We have long known that the one of the biggest problems we face in the United States is the long-term debt we have racked up in public employee retirement systems.
The National Bureau of Economic Research suggests that the unfunded liability in systems all over the country is more than $1 trillion. Aside from incredible returns in the stock market and a lot of lucky guesses, only three things that can be done to fix this problem: Increase contributions by people in the system, reduce payouts to retirees, and shift people to private defined contribution plans.
The most important component of this in the long run is to move public employees to private defined benefit plans. This is the surest way to limit the long-term exposure of state governments to the bad management often inherent in bloated public employee retirement systems.
Apparently, doing this is really hard. Ohio is a perfect example.
In 1997, the state passed legislation that allowed a set of public employees to shift out of the defined benefit plan, and into a defined contribution plan. These public employees would be set loose to manage their own retirement investments, like private 401(k) plans. Those who shift out bear more individual risk, but for many people the risks are worth it because they gain portability — or the ability to take their retirement savings with them if they leave state employment.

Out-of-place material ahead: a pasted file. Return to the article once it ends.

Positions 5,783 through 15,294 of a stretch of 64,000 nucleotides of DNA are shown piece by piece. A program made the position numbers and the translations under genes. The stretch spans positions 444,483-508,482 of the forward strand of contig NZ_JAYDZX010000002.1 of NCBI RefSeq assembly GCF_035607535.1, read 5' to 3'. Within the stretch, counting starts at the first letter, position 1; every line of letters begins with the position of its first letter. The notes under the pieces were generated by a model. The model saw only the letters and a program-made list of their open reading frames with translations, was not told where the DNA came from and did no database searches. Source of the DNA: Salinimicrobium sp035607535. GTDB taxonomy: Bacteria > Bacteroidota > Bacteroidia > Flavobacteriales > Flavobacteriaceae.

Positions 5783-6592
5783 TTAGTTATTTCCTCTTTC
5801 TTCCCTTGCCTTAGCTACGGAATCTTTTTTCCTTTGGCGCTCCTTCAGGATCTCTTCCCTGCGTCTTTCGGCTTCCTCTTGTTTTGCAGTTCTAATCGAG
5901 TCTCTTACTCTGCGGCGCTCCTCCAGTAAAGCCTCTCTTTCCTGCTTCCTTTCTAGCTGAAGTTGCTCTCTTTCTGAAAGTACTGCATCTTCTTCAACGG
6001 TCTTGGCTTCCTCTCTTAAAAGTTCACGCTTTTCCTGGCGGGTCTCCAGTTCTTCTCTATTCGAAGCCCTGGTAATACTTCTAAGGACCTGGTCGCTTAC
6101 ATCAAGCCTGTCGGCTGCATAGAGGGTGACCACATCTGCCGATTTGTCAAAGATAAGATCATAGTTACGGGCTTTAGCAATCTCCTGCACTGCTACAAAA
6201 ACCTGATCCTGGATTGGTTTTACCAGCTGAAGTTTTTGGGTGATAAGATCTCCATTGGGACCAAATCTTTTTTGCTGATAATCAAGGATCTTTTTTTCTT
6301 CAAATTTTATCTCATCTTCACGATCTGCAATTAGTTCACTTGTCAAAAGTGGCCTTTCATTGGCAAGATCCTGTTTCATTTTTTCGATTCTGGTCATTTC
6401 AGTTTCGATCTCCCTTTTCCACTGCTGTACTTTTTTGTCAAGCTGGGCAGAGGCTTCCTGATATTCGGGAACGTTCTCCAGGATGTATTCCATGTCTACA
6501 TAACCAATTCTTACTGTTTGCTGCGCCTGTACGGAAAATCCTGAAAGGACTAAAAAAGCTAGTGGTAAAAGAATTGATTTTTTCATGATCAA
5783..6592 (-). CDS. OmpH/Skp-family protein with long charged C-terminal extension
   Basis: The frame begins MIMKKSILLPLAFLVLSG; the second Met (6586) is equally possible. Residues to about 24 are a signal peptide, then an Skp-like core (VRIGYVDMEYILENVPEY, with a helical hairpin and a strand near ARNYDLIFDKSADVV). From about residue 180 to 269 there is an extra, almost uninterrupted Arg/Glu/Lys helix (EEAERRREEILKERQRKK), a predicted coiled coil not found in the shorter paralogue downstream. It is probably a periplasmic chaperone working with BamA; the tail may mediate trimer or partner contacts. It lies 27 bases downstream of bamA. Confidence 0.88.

Since 1997, only 3.1 percent of employees have shifted to this defined contribution plan. Why is this? Perhaps the most important reason is that the benefits paid to retirees who stay in the defined benefit plan are still really generous. When cost-of-living adjustments are included, they are greater than the payments a private citizen is likely to get from saving the same amount of money over their career and investing in a stock index fund tied to the Standard & Poor’s 500.
One reason for this is the state of Ohio allows the public retirement systems to tax people who opt out of the defined benefit plan and into the alternative system. The legislature called this the mitigating rate, allowing the public system to take some of the payment employers would ordinarily make to the retirement of their employees and use that money to make up for any resulting shortfalls in the traditional State Teachers Retirement System defined benefit plan.
By BRENT SOHNGEN